Keeping eye treatments safe, accessible and available for British Columbians

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    VICTORIA: Eye health is important to British Columbians.

    That is why the Ministry of Health and the Provincial Health Services Authority (PHSA) are following the recommendations put forward by all 29 retinal specialists in the Provincial Retinal Diseases Program, as well as two glaucoma specialists, to inform patients of the possible risk for glaucoma surgery following treatments offered by the program.

    As well as providing patients with additional information on possible risks, the specialists recommended that external epidemiology experts from the BC Centre for Disease Control and the Public Health Agency of Canada be engaged to review the data from the program and wider research literature to identify any risks or new trends. This work is underway.

    “All surgeries and medical interventions contain an element of risk, and out of an abundance of caution we want to make sure that patients are informed and understand the potential risks associated with these treatments,” said Adrian Dix , Minister of Health. “We have decided to move forward continuing the program based on the recommendation of the specialists, who have indicated that while there may be a level of risk associated with the treatments, suspension of the program and the resulting lack of provision of these injections would pose a serious risk of further deterioration of vision and possible vision loss in patients.”

    The concern is related to potentially increased rates of patients needing glaucoma surgery following intravitreal injections, which are administered to patients facing severe vision loss. At this time, the rate may be up to 2.1% over two years of therapy. Following the external review, PHSA will look to share any findings not only with patients and providers in B.C., but also with others across Canada.

    “We know from the scientific literature and our own experience that these treatments are vision-saving treatments,” said Dr. Maureen O’Donnell, executive vice-president, clinical policy, planning and partnerships, PHSA. “We want and need to keep providing them to patients whose sight is at risk. By taking these steps, we are ensuring that they are still available, but that patients are informed of the potential risks associated. We also will ensure the medical community and public that we are taking the necessary steps to understand these findings and act on them.”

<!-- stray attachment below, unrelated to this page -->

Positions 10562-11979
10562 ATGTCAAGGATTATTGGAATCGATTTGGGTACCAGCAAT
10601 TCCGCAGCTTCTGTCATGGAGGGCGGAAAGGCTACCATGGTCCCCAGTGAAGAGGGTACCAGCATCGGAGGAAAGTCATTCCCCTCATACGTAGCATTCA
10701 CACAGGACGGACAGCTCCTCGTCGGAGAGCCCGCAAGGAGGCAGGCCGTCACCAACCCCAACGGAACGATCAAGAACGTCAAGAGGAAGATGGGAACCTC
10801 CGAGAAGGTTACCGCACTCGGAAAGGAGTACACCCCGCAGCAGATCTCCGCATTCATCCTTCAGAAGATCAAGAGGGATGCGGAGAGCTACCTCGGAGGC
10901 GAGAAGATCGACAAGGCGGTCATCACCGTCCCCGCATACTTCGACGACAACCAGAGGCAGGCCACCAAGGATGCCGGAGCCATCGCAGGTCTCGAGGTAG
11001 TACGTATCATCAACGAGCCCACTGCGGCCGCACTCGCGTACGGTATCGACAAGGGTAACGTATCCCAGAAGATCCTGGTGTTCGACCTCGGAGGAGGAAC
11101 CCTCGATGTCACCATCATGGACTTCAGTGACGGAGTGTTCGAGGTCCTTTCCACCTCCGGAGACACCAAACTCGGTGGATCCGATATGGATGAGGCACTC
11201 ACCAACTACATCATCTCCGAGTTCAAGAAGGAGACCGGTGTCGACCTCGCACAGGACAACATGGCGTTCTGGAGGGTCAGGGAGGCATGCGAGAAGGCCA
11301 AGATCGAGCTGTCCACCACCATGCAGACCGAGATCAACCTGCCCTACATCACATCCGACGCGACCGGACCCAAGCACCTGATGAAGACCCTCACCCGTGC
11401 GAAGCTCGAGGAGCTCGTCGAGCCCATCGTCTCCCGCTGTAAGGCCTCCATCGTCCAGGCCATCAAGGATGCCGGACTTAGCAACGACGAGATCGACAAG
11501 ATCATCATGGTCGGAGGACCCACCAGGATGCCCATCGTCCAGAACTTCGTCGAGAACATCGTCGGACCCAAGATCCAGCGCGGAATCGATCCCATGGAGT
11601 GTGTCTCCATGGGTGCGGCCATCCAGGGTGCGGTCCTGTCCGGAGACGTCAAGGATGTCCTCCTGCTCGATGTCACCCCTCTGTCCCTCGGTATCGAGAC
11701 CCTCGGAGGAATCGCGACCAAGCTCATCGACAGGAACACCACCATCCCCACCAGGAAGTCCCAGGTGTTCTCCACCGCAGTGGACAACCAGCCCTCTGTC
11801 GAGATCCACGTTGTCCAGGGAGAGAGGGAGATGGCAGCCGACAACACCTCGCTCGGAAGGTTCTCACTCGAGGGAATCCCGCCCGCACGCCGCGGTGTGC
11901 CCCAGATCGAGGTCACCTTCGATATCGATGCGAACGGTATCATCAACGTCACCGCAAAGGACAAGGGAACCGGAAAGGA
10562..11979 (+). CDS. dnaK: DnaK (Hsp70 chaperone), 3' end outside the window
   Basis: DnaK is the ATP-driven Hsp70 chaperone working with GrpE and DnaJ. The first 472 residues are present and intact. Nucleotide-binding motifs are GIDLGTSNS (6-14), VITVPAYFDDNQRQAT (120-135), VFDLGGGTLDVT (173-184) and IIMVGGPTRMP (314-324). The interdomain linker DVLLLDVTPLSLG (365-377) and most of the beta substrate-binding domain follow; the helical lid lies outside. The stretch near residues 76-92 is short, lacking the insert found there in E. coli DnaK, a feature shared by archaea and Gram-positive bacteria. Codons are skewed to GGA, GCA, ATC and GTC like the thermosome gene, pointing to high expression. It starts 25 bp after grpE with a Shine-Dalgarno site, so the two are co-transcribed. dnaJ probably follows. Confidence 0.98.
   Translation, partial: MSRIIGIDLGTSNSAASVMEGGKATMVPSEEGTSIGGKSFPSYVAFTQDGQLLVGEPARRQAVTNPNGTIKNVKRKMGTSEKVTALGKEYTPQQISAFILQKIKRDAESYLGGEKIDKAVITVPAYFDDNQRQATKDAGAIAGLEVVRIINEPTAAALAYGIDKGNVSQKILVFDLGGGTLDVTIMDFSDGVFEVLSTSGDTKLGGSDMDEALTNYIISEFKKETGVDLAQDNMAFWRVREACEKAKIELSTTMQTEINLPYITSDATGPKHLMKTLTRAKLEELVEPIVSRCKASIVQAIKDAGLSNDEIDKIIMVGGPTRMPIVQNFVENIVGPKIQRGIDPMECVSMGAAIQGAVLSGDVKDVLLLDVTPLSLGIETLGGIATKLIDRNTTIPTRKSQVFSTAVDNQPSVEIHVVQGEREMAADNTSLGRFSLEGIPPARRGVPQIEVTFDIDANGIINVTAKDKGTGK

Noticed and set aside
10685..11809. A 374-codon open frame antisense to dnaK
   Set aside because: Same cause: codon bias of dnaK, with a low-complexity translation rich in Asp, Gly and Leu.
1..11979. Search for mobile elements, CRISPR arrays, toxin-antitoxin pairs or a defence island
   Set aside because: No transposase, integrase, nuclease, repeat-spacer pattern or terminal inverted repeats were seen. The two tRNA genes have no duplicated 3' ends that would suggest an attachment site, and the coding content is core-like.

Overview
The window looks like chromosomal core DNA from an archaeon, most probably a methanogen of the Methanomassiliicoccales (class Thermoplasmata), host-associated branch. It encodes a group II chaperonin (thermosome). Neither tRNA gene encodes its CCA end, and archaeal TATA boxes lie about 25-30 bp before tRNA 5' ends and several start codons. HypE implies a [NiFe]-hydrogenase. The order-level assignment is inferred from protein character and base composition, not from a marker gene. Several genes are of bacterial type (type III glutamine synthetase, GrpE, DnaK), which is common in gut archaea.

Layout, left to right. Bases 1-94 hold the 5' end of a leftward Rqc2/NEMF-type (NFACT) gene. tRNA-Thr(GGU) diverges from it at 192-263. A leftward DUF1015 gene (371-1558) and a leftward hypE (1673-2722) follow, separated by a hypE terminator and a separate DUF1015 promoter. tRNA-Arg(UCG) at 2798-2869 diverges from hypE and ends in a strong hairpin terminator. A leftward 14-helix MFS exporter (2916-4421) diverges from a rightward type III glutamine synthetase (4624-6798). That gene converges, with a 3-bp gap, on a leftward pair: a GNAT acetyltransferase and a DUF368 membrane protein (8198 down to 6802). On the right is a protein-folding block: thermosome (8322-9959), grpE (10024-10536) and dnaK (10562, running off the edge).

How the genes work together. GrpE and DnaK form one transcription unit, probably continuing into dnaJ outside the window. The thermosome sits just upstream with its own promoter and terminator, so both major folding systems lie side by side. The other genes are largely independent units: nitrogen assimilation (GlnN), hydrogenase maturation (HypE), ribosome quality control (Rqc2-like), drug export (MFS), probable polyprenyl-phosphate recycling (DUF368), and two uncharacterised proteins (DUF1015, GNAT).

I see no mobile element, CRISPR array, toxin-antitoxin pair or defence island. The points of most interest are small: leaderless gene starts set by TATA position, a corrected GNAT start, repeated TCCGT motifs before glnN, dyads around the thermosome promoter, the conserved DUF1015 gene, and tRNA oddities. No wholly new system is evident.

Specialist members of the program’s joint accountability committee have collaborated with their colleagues. The 29 program retinal specialists and two glaucoma specialists are supportive of this approach of describing the possible risks to patients and agreeing to a common approach to data analysis, as well as examining additional aspects of the medication provision for improvement opportunities. They strongly recommended continuing the program that, to date, has been seen as highly effective in managing patients with these conditions.

    “We applaud the government and Minister of Health Adrian Dix for engaging with stakeholders in a comprehensive review of the B.C. Provincial Retinal Diseases Treatment Program,” said Dr. Derek Godinho, president, Association of British Columbia Retinal Specialists. “We look forward to collaborating closely with government and our colleagues and are committed through this world-class program to ensuring safety and efficacy, and continuing to preserve the vision of the many thousands of British Columbians with sight-threatening diseases in all areas of the province.”

    Concerns were first brought to the attention of PHSA, which administers the program, in late 2017. In early 2018, PHSA initiated a quality review. To date, the quality review has not been able to fully corroborate an overall increased rate of glaucoma surgery. Data indicates that the rate of glaucoma surgery in patients treated in the program appears relatively low overall. The results also found no clear relationship between glaucoma surgical rates and the drug treatments used in the program or how they were prepared or administered.

    In B.C., there are three drugs used for the retinal program. The approximate percentage of Avastin usage is 85%, Eylea 14% and Lucentis is 1%. The current cost of the three drugs used in the program is $11.5 million in 2018-19. The use of Avastin ensures the affordability of the program.

    Patients who have any concerns are recommended to speak to their retinal specialist.